Just How Important Is The E-Commerce Boom To UPS and FedEx?

by Trefis Team
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The rise of the e-commerce industry is one of the reasons why investors expect shipping companies such as FedEx Corporation (NYSE:FDX) and United Parcel Services (NYSE:UPS) to do well in the long run. In the latest quarter, FedEx Ground’s revenues jumped 12% to $2.78 billion helped by a 10% volume gain in traditional ground services and a 25% volume surge in Smartpost services. While the e-commerce boom definitely benefits shipping companies, the impact may not be as big as one might think.

Online retail giants such as Amazon are now building distribution centers that are closer to the customers. Due to high transportation costs, companies now prefer to have multiple distribution warehouses located closer to the customers in big cities rather than a centralized hub. Amazon is also using more of its delivery trucks now that the products have to be delivered over a shorter distance. [1]

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This could result in a lower proportion of express delivery services for shipping companies. Express delivery services tend to be more profitable since shipping companies charge a premium. In short, even if the total volume of shipping orders continues to rise at a brisk pace, margins might get thinner due to higher demand for less profitable services. Even within ground services, a greater proportion could be the shorter distance orders. Delivery companies charge their clients on the basis of distance and the shortest distance orders are generally the least profitable.

Globally, there has been a shift for deliveries from the faster and more expensive air express segment to the slower and cheaper ground/sea transportation. Companies across the world are implementing cost-cutting measures and no longer spend as they did before the 2008 crash. Moreover, a decade of high fuel prices has resulted in deliveries getting more expensive. As a result, clients are ready to wait longer and prefer the slower and cheaper modes of delivery. Moreover, due to the utilization of inventory management software, companies now hold on to less inventory than they used to. This means they can afford to get shipments delivered within three or four days as opposed to the very next day.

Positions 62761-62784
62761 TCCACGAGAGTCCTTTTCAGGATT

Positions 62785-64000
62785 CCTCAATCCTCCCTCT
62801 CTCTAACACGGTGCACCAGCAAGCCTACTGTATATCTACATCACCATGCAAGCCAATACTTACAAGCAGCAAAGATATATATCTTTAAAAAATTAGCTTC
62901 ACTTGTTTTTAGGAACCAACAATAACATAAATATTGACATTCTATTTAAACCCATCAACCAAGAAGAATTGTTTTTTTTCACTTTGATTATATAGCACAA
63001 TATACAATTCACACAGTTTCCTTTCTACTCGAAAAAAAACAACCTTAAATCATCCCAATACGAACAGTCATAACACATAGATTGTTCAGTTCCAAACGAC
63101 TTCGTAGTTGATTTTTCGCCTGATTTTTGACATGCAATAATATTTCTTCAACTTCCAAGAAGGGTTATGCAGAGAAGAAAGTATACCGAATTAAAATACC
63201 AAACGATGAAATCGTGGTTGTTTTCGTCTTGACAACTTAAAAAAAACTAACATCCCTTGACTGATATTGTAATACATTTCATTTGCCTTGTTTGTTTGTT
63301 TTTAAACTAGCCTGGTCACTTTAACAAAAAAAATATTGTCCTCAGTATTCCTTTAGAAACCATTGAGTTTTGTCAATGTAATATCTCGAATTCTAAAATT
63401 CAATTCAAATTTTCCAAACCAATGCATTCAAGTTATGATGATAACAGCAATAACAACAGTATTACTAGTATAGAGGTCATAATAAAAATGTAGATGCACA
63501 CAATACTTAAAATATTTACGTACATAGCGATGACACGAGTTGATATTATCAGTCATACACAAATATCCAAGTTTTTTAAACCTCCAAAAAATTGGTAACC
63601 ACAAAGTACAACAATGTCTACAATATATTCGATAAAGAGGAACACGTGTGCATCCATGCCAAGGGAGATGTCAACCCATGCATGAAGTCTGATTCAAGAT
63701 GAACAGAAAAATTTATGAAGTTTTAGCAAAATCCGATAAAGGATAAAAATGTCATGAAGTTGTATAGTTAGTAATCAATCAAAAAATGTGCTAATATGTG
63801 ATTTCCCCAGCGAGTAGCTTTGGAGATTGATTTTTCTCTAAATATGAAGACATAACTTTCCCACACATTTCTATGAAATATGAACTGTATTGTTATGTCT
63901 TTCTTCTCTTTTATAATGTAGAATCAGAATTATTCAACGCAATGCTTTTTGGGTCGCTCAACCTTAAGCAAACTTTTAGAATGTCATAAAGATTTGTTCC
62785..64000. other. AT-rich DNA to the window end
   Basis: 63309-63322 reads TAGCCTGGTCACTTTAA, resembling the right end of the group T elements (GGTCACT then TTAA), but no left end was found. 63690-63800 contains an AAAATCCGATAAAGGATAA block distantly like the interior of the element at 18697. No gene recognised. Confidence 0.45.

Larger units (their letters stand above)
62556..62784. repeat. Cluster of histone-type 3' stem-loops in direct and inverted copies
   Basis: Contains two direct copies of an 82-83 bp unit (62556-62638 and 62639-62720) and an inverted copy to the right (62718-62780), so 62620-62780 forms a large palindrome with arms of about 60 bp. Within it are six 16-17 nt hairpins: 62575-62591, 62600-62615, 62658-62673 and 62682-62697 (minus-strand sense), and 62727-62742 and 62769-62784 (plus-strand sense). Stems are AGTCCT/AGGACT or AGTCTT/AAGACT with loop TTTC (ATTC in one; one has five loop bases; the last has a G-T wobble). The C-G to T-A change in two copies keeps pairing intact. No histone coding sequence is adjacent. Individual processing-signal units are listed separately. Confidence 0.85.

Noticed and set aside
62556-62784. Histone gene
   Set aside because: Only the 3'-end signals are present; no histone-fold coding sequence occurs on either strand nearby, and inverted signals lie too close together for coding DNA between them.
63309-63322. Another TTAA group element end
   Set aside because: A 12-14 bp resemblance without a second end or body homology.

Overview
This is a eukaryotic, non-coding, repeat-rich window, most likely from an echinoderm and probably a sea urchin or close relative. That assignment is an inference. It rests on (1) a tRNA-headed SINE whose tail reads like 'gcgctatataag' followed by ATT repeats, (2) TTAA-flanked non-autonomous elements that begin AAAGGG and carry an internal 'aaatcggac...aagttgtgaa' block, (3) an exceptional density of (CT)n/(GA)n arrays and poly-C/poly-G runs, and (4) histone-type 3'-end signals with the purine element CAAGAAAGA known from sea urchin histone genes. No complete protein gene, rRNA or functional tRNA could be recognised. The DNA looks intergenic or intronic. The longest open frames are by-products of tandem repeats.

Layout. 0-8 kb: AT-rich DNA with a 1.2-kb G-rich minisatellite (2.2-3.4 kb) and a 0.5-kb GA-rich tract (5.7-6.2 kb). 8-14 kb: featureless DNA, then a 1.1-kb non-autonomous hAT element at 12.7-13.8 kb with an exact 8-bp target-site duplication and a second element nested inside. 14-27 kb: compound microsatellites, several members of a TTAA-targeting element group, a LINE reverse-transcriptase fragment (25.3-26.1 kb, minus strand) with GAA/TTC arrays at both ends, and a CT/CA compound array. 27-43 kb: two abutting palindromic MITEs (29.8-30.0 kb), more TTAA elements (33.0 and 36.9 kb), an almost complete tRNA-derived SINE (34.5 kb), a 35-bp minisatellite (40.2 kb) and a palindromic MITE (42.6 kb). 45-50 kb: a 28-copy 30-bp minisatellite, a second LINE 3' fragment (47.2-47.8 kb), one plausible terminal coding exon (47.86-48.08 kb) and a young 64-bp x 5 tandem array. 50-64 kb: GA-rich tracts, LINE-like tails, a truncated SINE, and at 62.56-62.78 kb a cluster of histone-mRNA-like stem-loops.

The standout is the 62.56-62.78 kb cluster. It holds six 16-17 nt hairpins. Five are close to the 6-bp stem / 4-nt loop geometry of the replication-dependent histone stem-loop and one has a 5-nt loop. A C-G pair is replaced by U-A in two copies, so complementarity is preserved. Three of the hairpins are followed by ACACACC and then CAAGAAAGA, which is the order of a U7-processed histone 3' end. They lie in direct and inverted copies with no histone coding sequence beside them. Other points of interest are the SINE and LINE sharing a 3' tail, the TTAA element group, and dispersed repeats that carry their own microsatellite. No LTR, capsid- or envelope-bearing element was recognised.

FedEx has traditionally had a stronger presence in the air express segment but shifting business dynamics have forced the company to adjust to the changing external environment. It is already in the process of reducing its fleet size as well as employee head count as part of its multi-year restructuring.

Alibaba To Steal Chinese Domestic Market Share?

Internationally too, the e-commerce business is booming, but UPS and FedEx aren’t necessarily the only beneficiaries.

Take China for instance. The country’s domestic delivery market holds huge potential. In 2011, FedEx forecasts China to grow five-fold to $26 billion in 10 years. [2] But FedEx and UPS are allowed to operate independently in only a select few cities approved by the government. Their clients are generally multi-national corporations from whom they can charge premium prices.

But as you go deeper into the Chinese cities and rural areas, it is the local delivery companies that are thriving. Companies such as Alibaba are tying up with local Chinese companies in order to expand their distribution networks. [3] The online retail giant has joined hands with five delivery companies and is spending a whopping 100 billion yuan (~$16 billion) in the next eight years to develop an extensive distribution chain. Thus, it remains to be seen if FedEx or UPS can capitalize on the e-commerce boom.

We have revised our estimate to $112 for FedEx, which is roughly in line with the current market price.

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Notes:
  1. Twist of Freight for UPS and FedEx, August 15, 2013, bloomberg.com []
  2. FedEx, UPS Get a Toehold In China’s Express Delivery, September 10, 2013, wsj.com []
  3. Alibaba Building China Delivery Net in Shift to Consumers, July 24, 2013, bloomberg.com []
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